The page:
1. “Then Abimelech went to him from Gadar, and Ahuzzath [one of] his friends ( rah-meh-his lover [singular]), and Phicol the general of his army.” (Genesis 26:26 Lamsa). The words [one of] are not in the Aramaic text. Also, the Aramaic OT says that Ahuzzath was Abimelech's lover. Abimelech and Ahuzzath were in a homosexual relationship, and Ahuzzath was his (Abimelech's) lover.
The Hebrew text has the word me-re-a, which literally means: “a made friend” or “ a made lover. Re-a is part of me-re-a, but there is an additional mem (i.e. “m”) at the front. The additional mem brings the meaning of “made” attached to the noun. The Aramaic text translated the word me-re-a, which literally means “a made lover” [probably from a wedding], as “a lover” here. Me-re-a, with a literal meaning of “a made friend” was translated as shawsh-wi-na (the bridegroom’s friend, groomsman) at Judges 14:20.
2. Then the daughter of Pharaoh came down to bathe at (in) the river. And her maidens (na-ar-o-they-ha-her girls, girlfriends) walked along the riverside; and when she saw the ark among the reeds, she sent her maid (ama-thah – her female servant) to get it. And when she opened it, she saw the child, and behold, the baby wept. So she had compassion on him, and said, “This is one of the Hebrews’ children.” Then his sister said to Pharaoh’s daughter, “Shall I go and call a nurse for you from the Hebrew women, that she may nurse the child for you?” And Pharaoh’s daughter said to her, “Go.” So the maiden (al-mah - young woman) went and called the child’s mother (Exodus 2:5-8 NKJV). The first underlined word maidens is not the best translation for the Hebrew word na-ar-oth (girls [from infancy to adolescence], girlfriends). It is a word for endearment here. Miriam was one of the "girlfriends" or "girls" of Pharaoh's daughter. This word is not to be taken literally because Miriam is also called a al-mah (a young woman up to twenty-five years of age). A Al-mah (yound woman) is the next Hebrew word in line to describe a female that is no longer a na-ar-ah (girl).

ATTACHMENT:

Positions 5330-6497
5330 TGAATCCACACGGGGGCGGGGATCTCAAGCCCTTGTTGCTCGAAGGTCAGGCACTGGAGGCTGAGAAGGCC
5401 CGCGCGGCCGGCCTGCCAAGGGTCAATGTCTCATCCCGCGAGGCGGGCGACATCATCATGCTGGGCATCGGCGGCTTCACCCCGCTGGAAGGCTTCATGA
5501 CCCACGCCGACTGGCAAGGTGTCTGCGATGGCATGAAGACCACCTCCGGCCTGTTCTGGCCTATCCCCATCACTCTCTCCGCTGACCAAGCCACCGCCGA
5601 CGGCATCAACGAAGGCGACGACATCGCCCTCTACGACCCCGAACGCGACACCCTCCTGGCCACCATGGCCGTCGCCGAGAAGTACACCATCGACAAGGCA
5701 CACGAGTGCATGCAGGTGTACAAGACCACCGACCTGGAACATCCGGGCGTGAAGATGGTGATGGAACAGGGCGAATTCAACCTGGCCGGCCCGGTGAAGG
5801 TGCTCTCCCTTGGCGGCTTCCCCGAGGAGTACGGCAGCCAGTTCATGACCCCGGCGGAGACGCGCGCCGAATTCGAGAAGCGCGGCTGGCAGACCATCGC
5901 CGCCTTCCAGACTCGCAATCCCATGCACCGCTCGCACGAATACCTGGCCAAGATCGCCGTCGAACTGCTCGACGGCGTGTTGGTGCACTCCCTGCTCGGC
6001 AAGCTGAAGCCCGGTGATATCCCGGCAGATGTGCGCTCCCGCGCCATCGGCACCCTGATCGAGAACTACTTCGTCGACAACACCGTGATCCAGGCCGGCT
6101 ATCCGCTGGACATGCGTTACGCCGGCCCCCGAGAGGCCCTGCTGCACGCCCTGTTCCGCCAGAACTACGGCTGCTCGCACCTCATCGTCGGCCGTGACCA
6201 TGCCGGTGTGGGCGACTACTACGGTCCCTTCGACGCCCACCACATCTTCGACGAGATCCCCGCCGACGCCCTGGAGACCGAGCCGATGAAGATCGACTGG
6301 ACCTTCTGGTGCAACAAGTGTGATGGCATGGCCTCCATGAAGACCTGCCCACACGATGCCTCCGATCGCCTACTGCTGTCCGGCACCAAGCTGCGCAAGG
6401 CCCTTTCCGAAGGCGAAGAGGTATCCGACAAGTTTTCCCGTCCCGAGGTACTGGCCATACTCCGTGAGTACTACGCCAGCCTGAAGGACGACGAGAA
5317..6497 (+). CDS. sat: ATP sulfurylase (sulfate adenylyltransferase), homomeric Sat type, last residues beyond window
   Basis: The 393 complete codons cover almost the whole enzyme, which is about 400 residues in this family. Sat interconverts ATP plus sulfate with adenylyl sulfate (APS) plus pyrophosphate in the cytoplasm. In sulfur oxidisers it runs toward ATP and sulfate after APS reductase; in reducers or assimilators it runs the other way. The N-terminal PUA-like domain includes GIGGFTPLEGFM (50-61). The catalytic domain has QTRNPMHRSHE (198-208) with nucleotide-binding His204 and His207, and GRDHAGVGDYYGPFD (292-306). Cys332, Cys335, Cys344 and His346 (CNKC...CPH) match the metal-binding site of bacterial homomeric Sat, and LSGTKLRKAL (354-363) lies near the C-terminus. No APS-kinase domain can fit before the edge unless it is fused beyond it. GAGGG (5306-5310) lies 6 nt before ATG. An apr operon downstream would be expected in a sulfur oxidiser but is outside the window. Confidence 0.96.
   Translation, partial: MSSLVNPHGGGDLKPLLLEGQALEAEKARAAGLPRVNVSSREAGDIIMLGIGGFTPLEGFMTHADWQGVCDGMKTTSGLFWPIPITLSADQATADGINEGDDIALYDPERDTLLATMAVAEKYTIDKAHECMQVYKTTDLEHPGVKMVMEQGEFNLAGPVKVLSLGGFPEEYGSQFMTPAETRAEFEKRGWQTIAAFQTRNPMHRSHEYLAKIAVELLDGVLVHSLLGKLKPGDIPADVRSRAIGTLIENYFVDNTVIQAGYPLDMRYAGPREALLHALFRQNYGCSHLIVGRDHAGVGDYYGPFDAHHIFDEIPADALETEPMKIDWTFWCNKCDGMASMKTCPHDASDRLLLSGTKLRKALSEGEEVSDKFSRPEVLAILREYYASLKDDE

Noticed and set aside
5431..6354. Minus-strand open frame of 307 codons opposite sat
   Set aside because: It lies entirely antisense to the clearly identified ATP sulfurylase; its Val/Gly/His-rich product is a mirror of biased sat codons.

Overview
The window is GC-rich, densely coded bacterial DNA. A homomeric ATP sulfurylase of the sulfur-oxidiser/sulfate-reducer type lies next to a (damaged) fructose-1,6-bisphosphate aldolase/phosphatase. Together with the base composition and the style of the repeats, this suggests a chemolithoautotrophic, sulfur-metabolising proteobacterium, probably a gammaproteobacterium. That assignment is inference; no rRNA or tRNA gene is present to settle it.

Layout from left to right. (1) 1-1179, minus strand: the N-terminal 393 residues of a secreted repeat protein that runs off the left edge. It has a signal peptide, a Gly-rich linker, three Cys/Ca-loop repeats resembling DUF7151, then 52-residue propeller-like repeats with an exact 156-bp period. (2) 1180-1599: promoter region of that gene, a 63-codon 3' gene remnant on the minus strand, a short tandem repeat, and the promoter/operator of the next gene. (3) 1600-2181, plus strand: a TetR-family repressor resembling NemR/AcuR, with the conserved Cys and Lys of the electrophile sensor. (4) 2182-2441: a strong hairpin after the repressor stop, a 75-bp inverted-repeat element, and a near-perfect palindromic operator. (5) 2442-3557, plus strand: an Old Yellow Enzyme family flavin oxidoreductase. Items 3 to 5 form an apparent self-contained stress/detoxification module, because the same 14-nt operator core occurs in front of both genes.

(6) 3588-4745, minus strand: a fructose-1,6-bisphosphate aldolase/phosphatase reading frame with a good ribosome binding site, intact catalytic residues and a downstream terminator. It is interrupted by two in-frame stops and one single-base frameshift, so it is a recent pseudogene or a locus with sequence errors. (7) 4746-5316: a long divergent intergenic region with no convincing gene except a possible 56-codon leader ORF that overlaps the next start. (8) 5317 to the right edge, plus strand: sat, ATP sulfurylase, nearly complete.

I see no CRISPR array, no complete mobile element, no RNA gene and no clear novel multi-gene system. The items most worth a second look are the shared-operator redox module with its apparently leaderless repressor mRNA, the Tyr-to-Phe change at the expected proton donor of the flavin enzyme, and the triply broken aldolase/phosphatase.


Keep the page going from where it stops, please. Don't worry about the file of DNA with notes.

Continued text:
The second underlined word maid comes from the Hebrew word a-mah, which means a female servant. It doesn't always refer to a female that is a "slave," but also as a female worker or a female that provides services (see Ruth 3:9, 1 Kings 1:13, etc.). The Bible also gives references of where an a-mah (maidservant or handmaid) was used for sex (see Gen. 21:10-13; Ex. 23:12; Ruth 3:9).
No where in the Bible does it say that Miriam got married to a man. In fact, Miriam does have some masculine characteristics of power. It was Miriam and Aaron that spoke against Moses to try to take over as leaders of the congregation of Israel. Numbers 12:2 says this: So they said, “Has the LORD indeed spoken only through Moses? Has He not spoken through us also?” And the LORD heard it. (NKJV). Lesbians were seen helping and being around women. In this case, Miriam was seeing, washing and guarding the naked daughter of Pharaoh.
Note: The Hebrew word na-ar-ah has the primary meaning of a "girl (from infancy to adolescence)" but can also mean a "young woman" in a supporting context. This is corroborated by the fact that the word na-ar-ah was translated sometimes as tli-tha (girl) and a-laym-ta (young woman) in the Aramaic Peshitta Old Testament. One of those words in the Aramaic Bible was chosen for the translation to be more precise in describing the person's age group.
3. SUPPORTIVE HOMOSEXUAL VERSE: